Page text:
FTIR spectra were utilized to investigate the surface structures of the silica nanoparticles (Fig. 5). The band around 3421 (3419) cm−1 is caused by the stretching vibrations of OH in adsorbed water molecules.19) Three bands at 459 (458) cm−1, 570 (574) cm−1, 802 (803) cm−1, and 1088 (1087) cm−1 are related to the bending and stretching vibrations of Si and O.19,20) The peak at 459 (458) cm−1 cane be attributed to the bending vibrations of Si-O-Si. The band at 802 (803) cm−1 can be attributed to the symmetric stretching vibrations of Si-O-Si. The very intense and broad peak appearing at 1088 (1087) cm−1 is related to the asymmetric vibrations of Si-O-Si, which reveals that a dense silica network was formed. The band at 1637 (1640) cm−1 corresponds to Si-H2O flexion.19) The bands at 1396 (1395) cm−1, 1446 (1451) cm−1, 2934 (2926) cm−1, and 2986 (2985) cm−1 can be attributed to the bending vibrations of −CH3 and −CH2 groups.21,22) Additionally, a band at 2321 (2311) cm−1 was also detected, which corresponds to Si-H stretching vibrations.

3.3.3. Thermal analysis

The TG and DSC results, as well as their respective thermograms were utilized to evaluate the incidence of physical and chemical changes in the silica nanoparticles in sample three (Fig. 6). The TG curve of the sample reveals three major weight losses. The first weight loss of 2.27 wt% occurred in the temperature range of 94.0-348.9°C and involved the removal of physically combined water. The second weight loss of 15.67 wt% in the temperature range of 348.9-559°C is related to the loss of chemically combined water, pyrolysis of PEG 1000, and silanol group dehydration. The final weight loss of 1.57 wt% is associated with the dehydration of isolated hydroxyl groups.20) Additionally, the DTS curve reveals that endothermic and exothermic reactions occurred during the heating of the sample. The endothermic peaks at 398.1°C correspond to the evaporation of combined water, pyrolysis of PEG 1000 and silanol group dehydration, with a total peak area of 69.26 J/g. The exothermic peak at 805.8°C is associated with phase transition.

4. Conclusions

In this paper, a two-step process utilizing chlorosilane residues for the preparation of silica nanoparticles was proposed. This process has great significance for achieving optimal resource utilization. The results of alcoholysis experiments on chlorosilane residues revealed that the feed rate of absolute ethanol is the most significant parameters affecting the yield of TEOS. In descending order of importance, the other parameters affected TEOS yield are the mass ratio of mixed chlorosilane residues to hexane, reaction temperature, and mass ratio of absolute ethanol to mixed chlorosilane residues. The yield of TEOS can reach 82.2% under optimal alcoholysis conditions.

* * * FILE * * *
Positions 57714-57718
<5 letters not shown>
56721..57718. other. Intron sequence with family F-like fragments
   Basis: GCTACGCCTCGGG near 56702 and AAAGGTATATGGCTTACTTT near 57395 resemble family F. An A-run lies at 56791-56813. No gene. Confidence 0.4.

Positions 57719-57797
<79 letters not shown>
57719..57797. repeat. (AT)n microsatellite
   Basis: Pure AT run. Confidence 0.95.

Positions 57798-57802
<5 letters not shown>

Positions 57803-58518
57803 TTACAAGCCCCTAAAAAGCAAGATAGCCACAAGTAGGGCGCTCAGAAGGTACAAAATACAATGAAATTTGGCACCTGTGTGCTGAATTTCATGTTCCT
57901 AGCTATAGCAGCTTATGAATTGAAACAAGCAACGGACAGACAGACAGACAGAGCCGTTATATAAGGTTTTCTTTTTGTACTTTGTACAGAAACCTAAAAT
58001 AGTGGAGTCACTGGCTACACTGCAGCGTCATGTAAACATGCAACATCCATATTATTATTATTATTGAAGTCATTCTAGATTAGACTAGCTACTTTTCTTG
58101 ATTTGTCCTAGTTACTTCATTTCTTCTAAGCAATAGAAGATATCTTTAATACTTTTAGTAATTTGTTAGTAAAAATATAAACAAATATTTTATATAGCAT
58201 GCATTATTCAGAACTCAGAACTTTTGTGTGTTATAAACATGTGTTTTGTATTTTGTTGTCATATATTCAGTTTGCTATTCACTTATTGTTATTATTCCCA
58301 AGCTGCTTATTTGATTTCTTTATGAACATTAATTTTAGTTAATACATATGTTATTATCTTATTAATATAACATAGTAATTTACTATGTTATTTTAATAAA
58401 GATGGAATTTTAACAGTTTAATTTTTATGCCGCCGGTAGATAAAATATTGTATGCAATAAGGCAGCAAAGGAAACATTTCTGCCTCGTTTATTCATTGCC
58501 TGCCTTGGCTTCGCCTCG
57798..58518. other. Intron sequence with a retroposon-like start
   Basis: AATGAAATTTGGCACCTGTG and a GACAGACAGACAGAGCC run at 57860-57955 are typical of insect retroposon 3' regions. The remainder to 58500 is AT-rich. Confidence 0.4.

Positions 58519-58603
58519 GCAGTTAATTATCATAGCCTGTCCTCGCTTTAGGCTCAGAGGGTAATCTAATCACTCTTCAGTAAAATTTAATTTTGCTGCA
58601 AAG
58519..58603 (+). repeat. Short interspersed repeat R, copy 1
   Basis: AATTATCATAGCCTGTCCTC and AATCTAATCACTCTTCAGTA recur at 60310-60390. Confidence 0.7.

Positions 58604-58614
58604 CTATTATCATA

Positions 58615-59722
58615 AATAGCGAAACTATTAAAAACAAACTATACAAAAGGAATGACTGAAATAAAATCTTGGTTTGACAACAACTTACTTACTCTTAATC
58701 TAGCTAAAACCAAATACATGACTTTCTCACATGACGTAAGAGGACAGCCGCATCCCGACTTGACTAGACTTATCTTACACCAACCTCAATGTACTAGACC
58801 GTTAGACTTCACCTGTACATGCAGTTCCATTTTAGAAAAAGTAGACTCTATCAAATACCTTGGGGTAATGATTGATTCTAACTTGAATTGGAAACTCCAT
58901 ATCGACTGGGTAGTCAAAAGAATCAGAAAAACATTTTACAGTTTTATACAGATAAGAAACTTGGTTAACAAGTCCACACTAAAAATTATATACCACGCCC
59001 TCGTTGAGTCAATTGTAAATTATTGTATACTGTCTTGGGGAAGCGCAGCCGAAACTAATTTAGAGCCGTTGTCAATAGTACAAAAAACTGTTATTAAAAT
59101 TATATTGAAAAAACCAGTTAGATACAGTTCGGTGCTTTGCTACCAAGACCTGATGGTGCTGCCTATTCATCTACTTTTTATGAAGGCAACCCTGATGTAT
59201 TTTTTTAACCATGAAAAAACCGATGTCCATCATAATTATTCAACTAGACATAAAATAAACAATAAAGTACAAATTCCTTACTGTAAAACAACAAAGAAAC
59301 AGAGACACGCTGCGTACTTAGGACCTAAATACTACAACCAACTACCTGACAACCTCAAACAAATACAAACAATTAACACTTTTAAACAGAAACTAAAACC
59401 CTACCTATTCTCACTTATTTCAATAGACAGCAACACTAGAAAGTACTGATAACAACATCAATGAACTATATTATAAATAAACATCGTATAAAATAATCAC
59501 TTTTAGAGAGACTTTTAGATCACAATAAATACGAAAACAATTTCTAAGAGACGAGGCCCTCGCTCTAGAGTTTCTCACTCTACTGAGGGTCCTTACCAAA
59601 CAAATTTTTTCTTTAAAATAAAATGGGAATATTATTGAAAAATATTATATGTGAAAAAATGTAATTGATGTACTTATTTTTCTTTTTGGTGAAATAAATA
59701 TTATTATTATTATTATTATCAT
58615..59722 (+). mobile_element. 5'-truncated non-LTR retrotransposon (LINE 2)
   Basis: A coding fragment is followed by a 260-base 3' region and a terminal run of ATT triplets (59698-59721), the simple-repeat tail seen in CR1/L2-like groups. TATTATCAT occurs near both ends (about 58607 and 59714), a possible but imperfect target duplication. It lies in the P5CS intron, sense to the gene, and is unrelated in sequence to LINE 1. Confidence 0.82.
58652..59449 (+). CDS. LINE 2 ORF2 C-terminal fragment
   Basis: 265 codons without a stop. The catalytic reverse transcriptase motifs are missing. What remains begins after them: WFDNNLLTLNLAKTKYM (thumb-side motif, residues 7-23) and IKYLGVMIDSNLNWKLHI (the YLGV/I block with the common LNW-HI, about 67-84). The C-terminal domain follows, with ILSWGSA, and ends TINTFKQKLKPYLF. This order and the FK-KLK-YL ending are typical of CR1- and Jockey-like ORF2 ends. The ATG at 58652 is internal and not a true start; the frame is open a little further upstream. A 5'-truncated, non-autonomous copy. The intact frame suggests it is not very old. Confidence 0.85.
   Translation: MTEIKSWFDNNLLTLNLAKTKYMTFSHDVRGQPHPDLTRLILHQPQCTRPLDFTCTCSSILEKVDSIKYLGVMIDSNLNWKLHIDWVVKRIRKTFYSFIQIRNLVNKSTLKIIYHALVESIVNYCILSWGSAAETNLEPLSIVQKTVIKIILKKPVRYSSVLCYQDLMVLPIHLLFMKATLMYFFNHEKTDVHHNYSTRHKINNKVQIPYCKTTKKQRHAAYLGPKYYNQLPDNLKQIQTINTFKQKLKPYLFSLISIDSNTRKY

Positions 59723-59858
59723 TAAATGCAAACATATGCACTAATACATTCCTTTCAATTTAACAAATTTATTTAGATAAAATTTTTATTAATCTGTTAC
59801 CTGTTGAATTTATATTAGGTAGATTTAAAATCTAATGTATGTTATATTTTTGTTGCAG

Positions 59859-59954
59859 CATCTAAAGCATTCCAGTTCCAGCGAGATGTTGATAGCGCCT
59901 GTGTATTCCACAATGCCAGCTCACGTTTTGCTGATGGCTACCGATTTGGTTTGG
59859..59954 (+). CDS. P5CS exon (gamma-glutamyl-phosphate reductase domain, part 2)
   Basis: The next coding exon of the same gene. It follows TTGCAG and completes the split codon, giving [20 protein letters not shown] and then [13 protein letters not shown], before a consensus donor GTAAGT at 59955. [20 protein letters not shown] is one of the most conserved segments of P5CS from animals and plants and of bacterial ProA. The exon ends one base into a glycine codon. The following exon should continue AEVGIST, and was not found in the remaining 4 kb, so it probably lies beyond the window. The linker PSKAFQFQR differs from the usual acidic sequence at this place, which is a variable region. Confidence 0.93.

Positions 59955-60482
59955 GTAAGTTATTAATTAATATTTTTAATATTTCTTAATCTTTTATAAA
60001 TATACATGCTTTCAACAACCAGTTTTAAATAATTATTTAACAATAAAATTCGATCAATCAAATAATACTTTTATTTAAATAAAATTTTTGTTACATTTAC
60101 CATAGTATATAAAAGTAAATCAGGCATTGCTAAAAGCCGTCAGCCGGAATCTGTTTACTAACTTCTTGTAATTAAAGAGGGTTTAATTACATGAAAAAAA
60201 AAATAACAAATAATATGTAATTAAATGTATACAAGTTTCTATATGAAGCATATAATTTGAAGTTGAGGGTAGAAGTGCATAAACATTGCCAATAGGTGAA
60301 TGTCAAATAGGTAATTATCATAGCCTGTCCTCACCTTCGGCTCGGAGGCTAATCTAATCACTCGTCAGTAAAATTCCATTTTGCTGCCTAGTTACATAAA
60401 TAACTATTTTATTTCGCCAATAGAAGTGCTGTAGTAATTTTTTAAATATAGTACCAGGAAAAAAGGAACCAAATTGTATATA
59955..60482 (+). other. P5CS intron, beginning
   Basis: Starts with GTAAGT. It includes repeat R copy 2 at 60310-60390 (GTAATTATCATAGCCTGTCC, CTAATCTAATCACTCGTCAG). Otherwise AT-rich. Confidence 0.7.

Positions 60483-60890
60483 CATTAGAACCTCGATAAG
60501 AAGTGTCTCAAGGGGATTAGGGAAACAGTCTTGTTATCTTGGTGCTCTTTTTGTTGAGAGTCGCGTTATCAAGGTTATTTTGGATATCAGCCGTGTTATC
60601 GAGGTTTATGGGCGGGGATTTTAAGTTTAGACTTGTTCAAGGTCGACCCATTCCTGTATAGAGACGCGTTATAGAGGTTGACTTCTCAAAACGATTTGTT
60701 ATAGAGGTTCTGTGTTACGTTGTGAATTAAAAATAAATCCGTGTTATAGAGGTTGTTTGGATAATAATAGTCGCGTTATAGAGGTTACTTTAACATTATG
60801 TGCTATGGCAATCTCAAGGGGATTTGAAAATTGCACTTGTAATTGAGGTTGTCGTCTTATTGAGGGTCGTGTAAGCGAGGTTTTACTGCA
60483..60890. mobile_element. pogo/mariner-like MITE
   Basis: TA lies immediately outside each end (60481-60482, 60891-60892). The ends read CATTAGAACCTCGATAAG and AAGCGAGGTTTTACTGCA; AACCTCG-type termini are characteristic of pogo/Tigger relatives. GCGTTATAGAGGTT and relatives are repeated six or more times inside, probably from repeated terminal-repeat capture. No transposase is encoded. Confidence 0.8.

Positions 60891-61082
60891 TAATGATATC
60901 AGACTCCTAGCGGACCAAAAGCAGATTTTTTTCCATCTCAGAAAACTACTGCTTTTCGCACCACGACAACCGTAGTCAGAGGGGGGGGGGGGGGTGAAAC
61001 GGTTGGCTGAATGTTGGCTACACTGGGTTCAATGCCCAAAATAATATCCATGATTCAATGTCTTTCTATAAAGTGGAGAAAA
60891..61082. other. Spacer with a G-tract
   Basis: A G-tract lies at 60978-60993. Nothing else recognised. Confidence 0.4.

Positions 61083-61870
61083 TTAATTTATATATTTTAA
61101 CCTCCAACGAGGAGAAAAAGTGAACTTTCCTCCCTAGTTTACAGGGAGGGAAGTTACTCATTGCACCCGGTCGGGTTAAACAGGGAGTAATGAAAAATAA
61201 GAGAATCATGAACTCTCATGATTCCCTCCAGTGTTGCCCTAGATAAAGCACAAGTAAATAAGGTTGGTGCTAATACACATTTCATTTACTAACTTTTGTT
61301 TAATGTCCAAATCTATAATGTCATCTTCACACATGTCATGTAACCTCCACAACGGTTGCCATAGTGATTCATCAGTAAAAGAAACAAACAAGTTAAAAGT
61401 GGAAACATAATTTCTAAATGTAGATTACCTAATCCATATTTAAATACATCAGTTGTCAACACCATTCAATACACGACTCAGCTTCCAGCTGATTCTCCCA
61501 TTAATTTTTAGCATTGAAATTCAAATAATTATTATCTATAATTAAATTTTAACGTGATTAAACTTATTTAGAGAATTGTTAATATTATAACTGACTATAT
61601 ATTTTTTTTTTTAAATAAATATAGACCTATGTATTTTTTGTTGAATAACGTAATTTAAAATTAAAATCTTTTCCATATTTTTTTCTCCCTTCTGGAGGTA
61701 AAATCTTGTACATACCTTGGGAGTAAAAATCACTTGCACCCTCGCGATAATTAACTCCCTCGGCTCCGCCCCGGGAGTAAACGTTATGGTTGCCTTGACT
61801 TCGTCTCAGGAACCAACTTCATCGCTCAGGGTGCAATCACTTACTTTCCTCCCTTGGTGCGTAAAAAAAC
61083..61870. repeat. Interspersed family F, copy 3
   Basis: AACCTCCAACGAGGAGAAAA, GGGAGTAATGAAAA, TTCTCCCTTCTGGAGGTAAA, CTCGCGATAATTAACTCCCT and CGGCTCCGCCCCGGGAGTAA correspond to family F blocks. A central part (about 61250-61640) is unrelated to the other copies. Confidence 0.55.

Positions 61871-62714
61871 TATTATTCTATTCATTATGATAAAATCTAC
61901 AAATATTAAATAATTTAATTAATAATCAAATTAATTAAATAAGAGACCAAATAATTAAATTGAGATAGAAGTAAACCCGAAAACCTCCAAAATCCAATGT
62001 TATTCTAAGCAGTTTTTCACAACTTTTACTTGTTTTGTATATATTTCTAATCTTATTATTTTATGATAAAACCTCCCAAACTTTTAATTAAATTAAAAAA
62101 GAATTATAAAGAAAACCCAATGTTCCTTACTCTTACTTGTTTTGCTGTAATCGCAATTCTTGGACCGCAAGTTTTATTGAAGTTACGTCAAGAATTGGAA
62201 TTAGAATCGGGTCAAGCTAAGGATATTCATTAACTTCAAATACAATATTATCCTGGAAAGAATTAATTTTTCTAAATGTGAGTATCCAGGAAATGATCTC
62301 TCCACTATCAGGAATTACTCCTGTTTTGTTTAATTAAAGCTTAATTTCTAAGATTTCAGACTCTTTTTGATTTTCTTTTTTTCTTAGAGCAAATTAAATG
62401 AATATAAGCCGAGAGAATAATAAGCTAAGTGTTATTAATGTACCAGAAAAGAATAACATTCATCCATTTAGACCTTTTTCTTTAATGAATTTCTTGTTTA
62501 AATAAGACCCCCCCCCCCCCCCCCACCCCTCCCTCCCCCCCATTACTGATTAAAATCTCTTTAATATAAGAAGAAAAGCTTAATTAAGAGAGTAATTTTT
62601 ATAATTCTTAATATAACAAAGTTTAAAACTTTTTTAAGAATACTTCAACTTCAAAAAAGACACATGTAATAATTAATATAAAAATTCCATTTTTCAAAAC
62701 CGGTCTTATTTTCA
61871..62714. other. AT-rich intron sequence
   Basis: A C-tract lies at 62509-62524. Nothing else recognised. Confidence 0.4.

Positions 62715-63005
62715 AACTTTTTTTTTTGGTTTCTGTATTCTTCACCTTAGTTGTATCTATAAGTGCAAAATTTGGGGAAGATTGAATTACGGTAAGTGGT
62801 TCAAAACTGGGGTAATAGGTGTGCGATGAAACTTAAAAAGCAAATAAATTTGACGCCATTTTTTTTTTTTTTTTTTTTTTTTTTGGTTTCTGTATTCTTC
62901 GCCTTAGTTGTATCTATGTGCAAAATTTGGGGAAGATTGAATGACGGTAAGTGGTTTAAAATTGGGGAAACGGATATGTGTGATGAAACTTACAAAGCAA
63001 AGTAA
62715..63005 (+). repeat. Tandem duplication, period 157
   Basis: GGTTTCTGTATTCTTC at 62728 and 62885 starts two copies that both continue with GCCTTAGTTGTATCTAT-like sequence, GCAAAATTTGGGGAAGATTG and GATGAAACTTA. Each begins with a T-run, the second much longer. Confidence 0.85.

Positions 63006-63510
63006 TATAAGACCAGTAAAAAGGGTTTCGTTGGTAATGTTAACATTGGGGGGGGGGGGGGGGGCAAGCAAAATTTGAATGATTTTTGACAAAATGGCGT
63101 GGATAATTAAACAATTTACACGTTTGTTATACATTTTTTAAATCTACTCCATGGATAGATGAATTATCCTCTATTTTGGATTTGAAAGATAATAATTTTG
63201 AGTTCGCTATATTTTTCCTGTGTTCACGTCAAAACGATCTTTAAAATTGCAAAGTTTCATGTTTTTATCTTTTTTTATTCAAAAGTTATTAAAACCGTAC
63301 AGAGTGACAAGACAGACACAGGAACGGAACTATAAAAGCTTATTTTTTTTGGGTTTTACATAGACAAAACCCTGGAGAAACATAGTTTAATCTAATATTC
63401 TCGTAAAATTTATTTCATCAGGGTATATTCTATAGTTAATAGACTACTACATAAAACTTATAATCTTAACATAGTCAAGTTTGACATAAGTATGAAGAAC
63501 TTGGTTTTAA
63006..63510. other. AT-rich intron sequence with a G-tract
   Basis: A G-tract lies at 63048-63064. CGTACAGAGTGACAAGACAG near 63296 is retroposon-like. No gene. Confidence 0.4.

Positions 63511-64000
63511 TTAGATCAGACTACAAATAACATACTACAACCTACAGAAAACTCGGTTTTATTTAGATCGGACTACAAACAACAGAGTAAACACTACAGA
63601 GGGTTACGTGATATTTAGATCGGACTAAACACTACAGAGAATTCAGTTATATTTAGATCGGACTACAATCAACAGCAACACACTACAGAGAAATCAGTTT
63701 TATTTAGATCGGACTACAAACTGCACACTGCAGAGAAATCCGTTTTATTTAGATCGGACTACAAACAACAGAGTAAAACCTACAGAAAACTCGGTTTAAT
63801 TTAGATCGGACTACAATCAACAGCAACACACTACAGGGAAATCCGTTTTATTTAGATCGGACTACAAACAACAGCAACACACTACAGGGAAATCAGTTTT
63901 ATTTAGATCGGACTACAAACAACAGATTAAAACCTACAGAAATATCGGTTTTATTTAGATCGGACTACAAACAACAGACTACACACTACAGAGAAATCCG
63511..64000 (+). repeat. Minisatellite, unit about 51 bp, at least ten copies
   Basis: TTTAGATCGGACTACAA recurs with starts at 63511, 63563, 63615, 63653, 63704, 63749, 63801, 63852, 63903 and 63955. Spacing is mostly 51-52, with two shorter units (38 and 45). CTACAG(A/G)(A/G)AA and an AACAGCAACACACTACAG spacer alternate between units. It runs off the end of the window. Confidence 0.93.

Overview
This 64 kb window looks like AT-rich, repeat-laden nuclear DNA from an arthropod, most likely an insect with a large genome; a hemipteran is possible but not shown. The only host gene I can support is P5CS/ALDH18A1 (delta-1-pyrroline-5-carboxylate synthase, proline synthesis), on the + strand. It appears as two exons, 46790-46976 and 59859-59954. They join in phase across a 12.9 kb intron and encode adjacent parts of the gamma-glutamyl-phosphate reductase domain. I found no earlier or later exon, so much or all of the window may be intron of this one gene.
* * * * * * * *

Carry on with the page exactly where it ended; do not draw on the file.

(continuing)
Silica nanoparticles with mean particle sizes ranging from 145-381 nm were successfully synthesized by controlling the concentrations of TEOS and ammonia, and the mass fraction of PEG 1000. The sequence of parameters influencing particle size was the concentration of ammonia (85.6%), the mass fraction of PEG 1000 (9.7%) and concentration of TEOS (4.6%). XRF and XRD results indicated that the as-synthesized silica nanoparticles were amorphous with a purity over 98.8%. SEM results revealed that most of the SiO2 nanoparticles were agglomerated and spherical in shape. Additionally, the synthesized silica created a mesoporous material with low surface area and low pore volume. The proposed two-step process utilizing chlorosilane residues provides a simple and environmentally friendly method for the large-scale production of nanostructured silica materials, which will play a crucial role in the future development of the polysilicon industry.


This research was supported by the National Nature Science Foundation of China (Grant No. 41261079). We are extremely grateful for their contributions.

Fig. 1
Mean effect plot for signal-to-noise ratios for TEOS yields.
Fig. 2
SEM photographs of synthesized silica nanoparticles designed by the Taguchi method (panels a-i represent samples 1-9, respectively).
Fig. 3
XRD patterns of samples six, seven, eight, and nine.
Fig. 4
(a) Nitrogen adsorption-desorption isotherms and pore-size distribution plots for sample one, (b) nitrogen adsorption-desorption isotherms and pore-size distribution plots for sample two, and (c) nitrogen adsorption-desorption isotherms and pore-size distribution plots for sample three.
Fig. 5
FT-IR spectra for samples five and six.
Fig. 6
TG/DSC profiles of sample three.
Table 1
Experimental Factors and Levels for Alcoholysis Experiments
Parameter Levels

Low (1) Medium (2) High (3)
A: Mass ratio of absolute ethanol to mixed chlorosilane residues 2.8 : 1 3 : 1 3.2 : 1
B: Temperature [°C] 20 30 40
C: Feed rate [ml/min] 60 90 120
D: Mass ratio of hexane to mixed chlorosilane residues 1 : 1.53 1.30 : 1 1.95 : 1
Table 2
Experimental Factors and Levels for the Synthesis of Silica Particles from TEOS
Parameter Levels

Low (1) Medium (2) High (3)
E: Molar concentration of TEOS [mol/L] 0.2 0.3 0.4
F: Molar concentration of NH3 [mol/L] 0.2 0.3 0.4
G: Mass fraction of PEG 1000 [%] 1.69 2.11 2.53
Table 3
TEOS Yields and the Corresponding S/N Values Obtained from the Alcoholysis Experiments
Experiment A B C D TEOS yield (%) S/N ratio (dB)
1 1 1 1 1 59.67 35.52
2 1 2 2 2 68.31 36.69
3 1 3 3 3 43.52 33.13
4 2 1 2 3 79.95 38.06
5 2 2 3 1 50.65 34.09
6 2 3 1 2 48.82 33.77
7 3 1 3 2 44.24 32.92
8 3 2 1 3 44.07 32.88
9 3 3 2 1 74.5 37.44
Table 4
S/N Response Table for TEOS Yields from the Experiments
Effect Parameter Mean S/N ratio (dB)

Level 1 Level 2 Level 3 Maximum-minimum
A Mass ratio of ethanol to mixed chlorosilane residues 35.11 35.31 34.41 0.90
B Reaction temperature [°C] 35.50 34.55 34.78 0.95
C Feed rate [ml/min] 34.06 37.40 33.38 4.02
D Mass ratio of hexane to mixed chlorosilane residues 35.68 34.46 34.69 1.22
Table 5
Mean Silica Particle Sizes Prepared by the Sol-Gel Method
Experiment E F G Mean particle size (nm) SD (± nm)
1 1 1 1 145 7.8
2 1 2 2 227 Bimodal
3 1 3 3 381 1.2
4 2 1 2 148 2.3
5 2 2 3 251 Bimodal
6 2 3 1 298 Bimodal
7 3 1 3 157 1.2
8 3 2 1 165 2.9
9 3 3 2 306 Bimodal
Table 6
Analysis of Variance for Mean Silica Particle Size
Source SS df MS F-Value Contribution percent (p)[%]
E 2613.556 2 1306.778 38.688 4.6
F 48937.556 2 24468.778 724.405 85.6
G 5528.222 2 2764.111 81.832 9.7
Residual 67.556 2 33.778 0.1
Total 57146.889 2